Consumer Watchdog has tens of millions of reasons to oppose needed insurance reforms
In reality, Consumer Watchdog operates as a publicity-seeking, dark money front that only looks out for its own interests and that of its secret funders. Consumer Watchdog cares about their bank accounts, not California consumers.
With California’s insurance market in crisis, and homeowners and businesses struggling to access coverage, Consumer Watchdog is opposing common sense reforms to protect their own bottom line.
WHY? Because Consumer Watchdog is aggressively guarding a self-serving regulatory process they inserted in Proposition 103 that allows them to drain millions and millions in fees for themselves — money ultimately paid for by California policyholders.
Consumer Watchdog has ZERO MEMBERS.
Consumer Watchdog has raked in tens of millions of dollars in ‘intervenor fees’ thanks to the antiquated regulatory process they wrote into Prop 103 more than 35 years ago.
Over the last five years, Consumer Watchdog accounted for almost 90% of all intervenor fees.
In 2021 and 2022 alone, Consumer Watchdog brought in nearly $2 million in intervenor fees, paid for by California policyholders and insurance companies.
Consumer Watchdog attacks anyone who questions the organization’s role or proposes needed reforms to California's insurance regulatory system. Most recently, it criticized Speaker Rivas and Democratic legislators for holding public hearings on insurance reform.
In addition to donations from special interests and pay-to-play payments, Consumer Watchdog reaps millions of dollars from something called “intervenor fees.”
Proposition 103 created the intervenor process – a process that allows consumers and organizations to participate in the ratemaking process by providing technical input. In return, the “intervenor” is awarded intervenor fees. While this process was originally intended to bring more transparency to the ratemaking process, Consumer Watchdog has exploited this process for their own financial gain. Consumer Watchdog often inserts themselves into rate filing cases – causing delays and adding costs to the rate-making process, often without providing any additional value to consumers. As a result, Consumer Watchdog extracts a fee from insurance companies and California policyholders as part of the deal.
Consumer Watchdog authored this provision for itself within Prop 103 to secure a self-sustaining funding source that couldn’t be challenged.
According to data from the Department of Insurance, Consumer Watchdog collects nearly 90 percent of the intervenor fees granted in the State of California since 2018. In fact, this year, Consumer Watchdog has filed 100% of all interventions to date.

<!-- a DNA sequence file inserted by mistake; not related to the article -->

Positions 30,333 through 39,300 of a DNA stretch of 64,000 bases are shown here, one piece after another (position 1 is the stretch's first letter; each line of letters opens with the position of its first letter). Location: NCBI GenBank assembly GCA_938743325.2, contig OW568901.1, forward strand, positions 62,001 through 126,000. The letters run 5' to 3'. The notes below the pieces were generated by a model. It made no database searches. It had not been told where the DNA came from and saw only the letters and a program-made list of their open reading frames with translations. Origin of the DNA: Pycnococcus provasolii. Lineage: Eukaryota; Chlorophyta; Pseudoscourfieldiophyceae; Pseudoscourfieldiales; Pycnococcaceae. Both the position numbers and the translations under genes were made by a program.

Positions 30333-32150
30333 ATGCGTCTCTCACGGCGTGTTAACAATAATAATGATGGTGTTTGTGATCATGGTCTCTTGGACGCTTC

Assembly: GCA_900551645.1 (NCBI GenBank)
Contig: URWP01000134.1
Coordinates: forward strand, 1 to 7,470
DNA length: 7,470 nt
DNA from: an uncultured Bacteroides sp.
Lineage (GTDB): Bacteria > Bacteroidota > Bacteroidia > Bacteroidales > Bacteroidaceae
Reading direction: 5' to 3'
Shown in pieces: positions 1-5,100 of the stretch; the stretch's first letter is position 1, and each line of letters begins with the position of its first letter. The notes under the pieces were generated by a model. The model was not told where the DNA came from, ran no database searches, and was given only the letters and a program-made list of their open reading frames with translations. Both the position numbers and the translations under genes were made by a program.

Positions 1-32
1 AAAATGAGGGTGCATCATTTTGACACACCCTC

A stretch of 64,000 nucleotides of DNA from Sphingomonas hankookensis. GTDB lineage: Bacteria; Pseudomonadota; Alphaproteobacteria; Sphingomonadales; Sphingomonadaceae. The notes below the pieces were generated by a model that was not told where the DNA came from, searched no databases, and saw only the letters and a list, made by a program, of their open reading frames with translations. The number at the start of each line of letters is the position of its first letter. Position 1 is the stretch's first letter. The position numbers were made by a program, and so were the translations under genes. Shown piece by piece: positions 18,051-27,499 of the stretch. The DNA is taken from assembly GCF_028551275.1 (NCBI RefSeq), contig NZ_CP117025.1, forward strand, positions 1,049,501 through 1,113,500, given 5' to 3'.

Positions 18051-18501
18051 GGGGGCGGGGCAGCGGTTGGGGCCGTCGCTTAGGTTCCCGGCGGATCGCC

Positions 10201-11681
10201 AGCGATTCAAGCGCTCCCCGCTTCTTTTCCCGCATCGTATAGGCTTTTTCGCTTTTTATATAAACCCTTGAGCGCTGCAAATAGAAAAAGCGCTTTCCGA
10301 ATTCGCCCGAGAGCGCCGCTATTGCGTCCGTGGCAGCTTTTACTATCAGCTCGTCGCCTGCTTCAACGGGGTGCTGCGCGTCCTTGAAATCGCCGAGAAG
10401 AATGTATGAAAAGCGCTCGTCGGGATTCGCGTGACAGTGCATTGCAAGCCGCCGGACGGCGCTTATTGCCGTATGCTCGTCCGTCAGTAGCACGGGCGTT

But the group’s tactics are plain for all to see. They’re in the intervenor fee business not to represent consumers (since they have no consumer members).
A Los Angeles Superior Court Judge took Consumer Watchdog to task for just that reason.
According to court documents, Judge William F. Highberger blocked an attempt by Consumer Watchdog to intervene in the case and accused the group of engaging in “an opportunistic piece of objecting” designed either as a “public relations exercise' or as an attempt to get paid by delaying the settlement.”
Furthermore, Judge Highberger "called it 'another regrettable example of opportunism" and told Consumer Watchdog, "If this was such a good case, why didn't you guys bring it seven or eight years ago?" Another attorney lashed out at the group saying Consumer Watchdog's "only objective was "only to derail what has to be one of the greatest class action settlements of all time, given the hurdles."
Consumer Watchdog is not a membership-based organization; they have ZERO MEMBERS. Instead, this “consumer advocacy” organization goes to great lengths to conceal the identities of its funders – a stunning lack of transparency for a group that has amassed millions.
In a stunning investigative revelation, The Los Angeles Times unveiled the secret supporters behind Consumer Watchdog, unmasking them as trial lawyers and special interests.
“Between 2012 and 2015, Consumer Watchdog accepted $260,000 in donations from Lehane’s group, a nonprofit called Main Street American Values. One $45,000 payment was made only weeks before Consumer Watchdog lent public support to one of Lehane’s clients.”
“It still appears that they [Consumer Watchdog] were saying favorable things about their funders. That’s the issue of transparency. Is Consumer Watchdog saying something because they believe it, or because it’s helpful to their funders?”